A government is the system or group of people governing an organized community, generally a state.
Full presidential republics2 Semi-presidential republics2 Republics with an executive president elected by or nominated by the legislature that may or may not be subject to parliamentary confidence Parliamentary republics2 Parliamentary constitutional monarchies where royalty does not hold significant power Parliamentary constitutional monarchies which have a separate head of government but where royalty holds significant executive and/or legislative power Absolute monarchies One-party states Countries where constitutional provisions for government have been suspended (e.g. military juntas) Countries that do not fit any of the above systems (e.g. provisional governments/unclear political situations) Overseas possessions, colonies, and places without governments
2 This map presents only the de jure form of government, and not the de facto degree of democracy. Some countries which are de jure republics are de facto authoritarian regimes. For a measure of the degree of democracy in countries around the world, see the Democracy Index or V-Dem Democracy indices.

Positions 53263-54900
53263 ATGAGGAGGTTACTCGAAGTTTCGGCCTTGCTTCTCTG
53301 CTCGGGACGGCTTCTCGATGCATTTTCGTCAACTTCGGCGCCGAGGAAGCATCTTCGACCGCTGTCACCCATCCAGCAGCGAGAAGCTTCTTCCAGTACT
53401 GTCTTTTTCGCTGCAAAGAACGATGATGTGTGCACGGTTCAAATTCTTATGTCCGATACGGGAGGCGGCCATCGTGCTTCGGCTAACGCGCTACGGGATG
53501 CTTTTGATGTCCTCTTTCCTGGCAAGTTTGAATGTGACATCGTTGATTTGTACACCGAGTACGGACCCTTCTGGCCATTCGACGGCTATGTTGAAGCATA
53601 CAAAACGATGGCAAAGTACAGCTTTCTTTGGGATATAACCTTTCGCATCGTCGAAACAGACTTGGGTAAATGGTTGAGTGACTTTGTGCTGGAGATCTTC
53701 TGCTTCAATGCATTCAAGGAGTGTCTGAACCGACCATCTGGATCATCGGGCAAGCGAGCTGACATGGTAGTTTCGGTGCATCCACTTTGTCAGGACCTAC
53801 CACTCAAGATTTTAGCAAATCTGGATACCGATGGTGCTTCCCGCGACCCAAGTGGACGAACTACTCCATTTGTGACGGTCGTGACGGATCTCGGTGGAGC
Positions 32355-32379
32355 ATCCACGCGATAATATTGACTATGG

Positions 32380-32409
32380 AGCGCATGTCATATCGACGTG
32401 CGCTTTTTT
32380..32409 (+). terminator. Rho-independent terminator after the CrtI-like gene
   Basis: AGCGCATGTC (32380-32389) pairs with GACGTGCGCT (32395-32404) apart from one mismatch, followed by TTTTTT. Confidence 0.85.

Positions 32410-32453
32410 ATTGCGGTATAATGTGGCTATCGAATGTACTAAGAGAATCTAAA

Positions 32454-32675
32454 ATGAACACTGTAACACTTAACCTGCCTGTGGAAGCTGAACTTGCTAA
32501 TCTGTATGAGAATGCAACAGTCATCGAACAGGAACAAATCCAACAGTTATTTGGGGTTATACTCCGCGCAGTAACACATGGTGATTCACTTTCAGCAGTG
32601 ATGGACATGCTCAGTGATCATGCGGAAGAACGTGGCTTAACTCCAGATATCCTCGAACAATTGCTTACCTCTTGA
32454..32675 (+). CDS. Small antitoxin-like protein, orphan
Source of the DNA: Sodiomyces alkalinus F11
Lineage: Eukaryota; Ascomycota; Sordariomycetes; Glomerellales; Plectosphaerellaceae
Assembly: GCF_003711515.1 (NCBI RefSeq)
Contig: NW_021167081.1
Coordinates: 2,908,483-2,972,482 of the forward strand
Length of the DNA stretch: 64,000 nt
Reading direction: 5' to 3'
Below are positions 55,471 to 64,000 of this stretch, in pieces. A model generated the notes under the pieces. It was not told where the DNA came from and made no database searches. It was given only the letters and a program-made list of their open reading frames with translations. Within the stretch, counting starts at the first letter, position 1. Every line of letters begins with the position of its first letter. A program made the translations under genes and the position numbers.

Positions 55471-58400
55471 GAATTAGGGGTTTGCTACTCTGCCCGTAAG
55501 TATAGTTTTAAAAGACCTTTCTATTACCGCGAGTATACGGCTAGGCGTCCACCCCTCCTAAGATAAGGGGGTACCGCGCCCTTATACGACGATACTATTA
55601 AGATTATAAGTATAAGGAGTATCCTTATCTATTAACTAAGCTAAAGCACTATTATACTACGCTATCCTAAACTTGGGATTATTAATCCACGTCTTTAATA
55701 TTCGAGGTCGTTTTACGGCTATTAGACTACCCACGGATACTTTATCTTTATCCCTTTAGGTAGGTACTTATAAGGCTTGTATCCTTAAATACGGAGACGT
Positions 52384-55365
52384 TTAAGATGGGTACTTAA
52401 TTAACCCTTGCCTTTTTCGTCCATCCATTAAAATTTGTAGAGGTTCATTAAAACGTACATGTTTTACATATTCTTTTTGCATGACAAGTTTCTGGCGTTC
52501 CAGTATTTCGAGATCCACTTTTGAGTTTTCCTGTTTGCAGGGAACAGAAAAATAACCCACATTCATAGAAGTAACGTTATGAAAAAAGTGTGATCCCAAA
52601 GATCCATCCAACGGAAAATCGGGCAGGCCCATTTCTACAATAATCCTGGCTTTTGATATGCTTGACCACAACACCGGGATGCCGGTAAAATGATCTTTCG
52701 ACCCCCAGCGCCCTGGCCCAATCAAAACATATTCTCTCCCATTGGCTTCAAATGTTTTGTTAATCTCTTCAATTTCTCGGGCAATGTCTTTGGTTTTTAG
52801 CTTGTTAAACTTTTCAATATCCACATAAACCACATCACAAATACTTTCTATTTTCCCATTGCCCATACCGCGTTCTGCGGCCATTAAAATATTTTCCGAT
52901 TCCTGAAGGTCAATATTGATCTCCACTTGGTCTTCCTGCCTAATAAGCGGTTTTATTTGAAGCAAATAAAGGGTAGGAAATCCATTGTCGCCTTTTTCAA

|Part of the Politics series|
In the case of its broad associative definition, government normally consists of legislature, executive, and judiciary. Government is a means by which organizational policies are enforced, as well as a mechanism for determining policy. In many countries, the government has a kind of constitution, a statement of its governing principles and philosophy.
While all types of organizations have governance, the term government is often used more specifically to refer to the approximately 200 independent national governments and subsidiary organizations.
The major types of political systems in the modern era are democracies, monarchies, authoritarian and totalitarian regimes. Historically prevalent forms of government include monarchy, aristocracy, timocracy, oligarchy, democracy, theocracy, and tyranny. These forms are not always mutually exclusive, and mixed governments are common. The main aspect of any philosophy of government is how political power is obtained, with the two main forms being electoral contest and hereditary succession.